1 oz Dry Sherry (Lustau's Don Nuño Dry Oloroso)
1 oz Cynar
1 oz Aquavit (Aalborg)
2 dash Peach Bitters (Fee Brothers)
Stir with ice and strain into a cocktail glass. Garnish with a lemon twist.
Last week, I finally bought a bottle of aquavit after frequently eying it when I went liquor shopping. Aquavit is a caraway flavored liquor in the same way that gin is a juniper flavored one. Apparently, there is as much variation in aquavits as there is in gins. The Aalborg Aquavit alone tasted of caraway but the flavor was tempered by the mix of other botanicals; in addition, it was not as harsh and intense tasting as the other caraway-flavored liquor we own, namely kümmel. On Friday night, when I asked Andrea what we should make with it, she already had the Trident in mind. The drink had mocked her ever since she saw it in Robert Hess' The Essential Bartender's Guide. She is a big fan of sherry cocktails and of the bitter artichoke-containing liqueur Cynar, so it was not a big surprise that she zoomed in on this recipe. The book describes how the drink was created by Hess in 2002 for the Zig Zag Cafe in Seattle, and looking at the recipe, it is indeed very similar to a Negroni with more common cocktail ingredients swapped out for more obscure ones.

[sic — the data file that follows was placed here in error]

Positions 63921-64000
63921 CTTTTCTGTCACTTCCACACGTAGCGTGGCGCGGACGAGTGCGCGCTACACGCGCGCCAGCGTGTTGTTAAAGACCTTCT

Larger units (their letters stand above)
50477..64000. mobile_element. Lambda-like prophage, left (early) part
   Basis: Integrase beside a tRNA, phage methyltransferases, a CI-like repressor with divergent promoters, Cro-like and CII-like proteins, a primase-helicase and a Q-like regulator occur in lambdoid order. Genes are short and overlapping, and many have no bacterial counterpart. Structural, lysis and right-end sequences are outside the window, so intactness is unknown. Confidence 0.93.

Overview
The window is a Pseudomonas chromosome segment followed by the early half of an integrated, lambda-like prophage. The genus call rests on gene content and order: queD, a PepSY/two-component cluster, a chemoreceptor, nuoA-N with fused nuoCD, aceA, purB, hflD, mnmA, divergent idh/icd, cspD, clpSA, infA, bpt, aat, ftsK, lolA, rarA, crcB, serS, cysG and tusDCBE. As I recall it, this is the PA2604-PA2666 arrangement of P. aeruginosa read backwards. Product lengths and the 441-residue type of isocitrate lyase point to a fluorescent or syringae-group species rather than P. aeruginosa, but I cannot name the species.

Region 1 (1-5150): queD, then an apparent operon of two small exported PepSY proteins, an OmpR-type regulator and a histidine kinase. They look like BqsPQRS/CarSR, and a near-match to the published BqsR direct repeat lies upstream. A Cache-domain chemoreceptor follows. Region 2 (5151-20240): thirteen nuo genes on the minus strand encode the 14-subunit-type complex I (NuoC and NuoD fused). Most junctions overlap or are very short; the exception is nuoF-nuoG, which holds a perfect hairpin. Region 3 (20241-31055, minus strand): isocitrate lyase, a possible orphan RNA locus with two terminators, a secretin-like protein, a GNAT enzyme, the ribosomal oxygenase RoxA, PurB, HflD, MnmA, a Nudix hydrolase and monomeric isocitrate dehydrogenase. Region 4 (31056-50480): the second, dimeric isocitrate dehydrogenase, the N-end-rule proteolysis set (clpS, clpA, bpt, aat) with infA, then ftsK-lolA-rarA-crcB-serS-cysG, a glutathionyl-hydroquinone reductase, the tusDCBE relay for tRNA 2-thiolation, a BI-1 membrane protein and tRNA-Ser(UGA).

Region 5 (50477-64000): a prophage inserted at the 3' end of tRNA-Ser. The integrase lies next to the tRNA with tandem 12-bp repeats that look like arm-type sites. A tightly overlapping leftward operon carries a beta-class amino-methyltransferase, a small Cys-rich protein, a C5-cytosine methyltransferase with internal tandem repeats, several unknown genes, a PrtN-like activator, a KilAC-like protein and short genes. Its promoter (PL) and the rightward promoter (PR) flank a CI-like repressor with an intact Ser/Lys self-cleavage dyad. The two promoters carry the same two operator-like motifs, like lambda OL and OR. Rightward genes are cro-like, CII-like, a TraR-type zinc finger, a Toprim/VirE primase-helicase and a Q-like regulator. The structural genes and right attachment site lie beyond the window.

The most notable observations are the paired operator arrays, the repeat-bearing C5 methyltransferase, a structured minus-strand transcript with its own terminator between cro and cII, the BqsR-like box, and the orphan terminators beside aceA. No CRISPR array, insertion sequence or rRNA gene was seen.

Over all, the Trident did not disappoint. The sherry and lemon nose worked rather well together as a prelude to the first sip. The aquavit and Cynar combination was stunning and it was hard to tell where one began and the other ended. The drink was much sweeter than expected given the generally dry ingredients. This could be due to Cynar's cynarin content. Cynarin is a polyphenolic compound found in artichokes which does not taste sweet itself but makes everything afterwards taste a little sweeter. The Trident was definitely worth the price of the bottle of aquavit, and hopefully I will get to try a few other brands including Chicago's North Shore Distillery's version in the near future.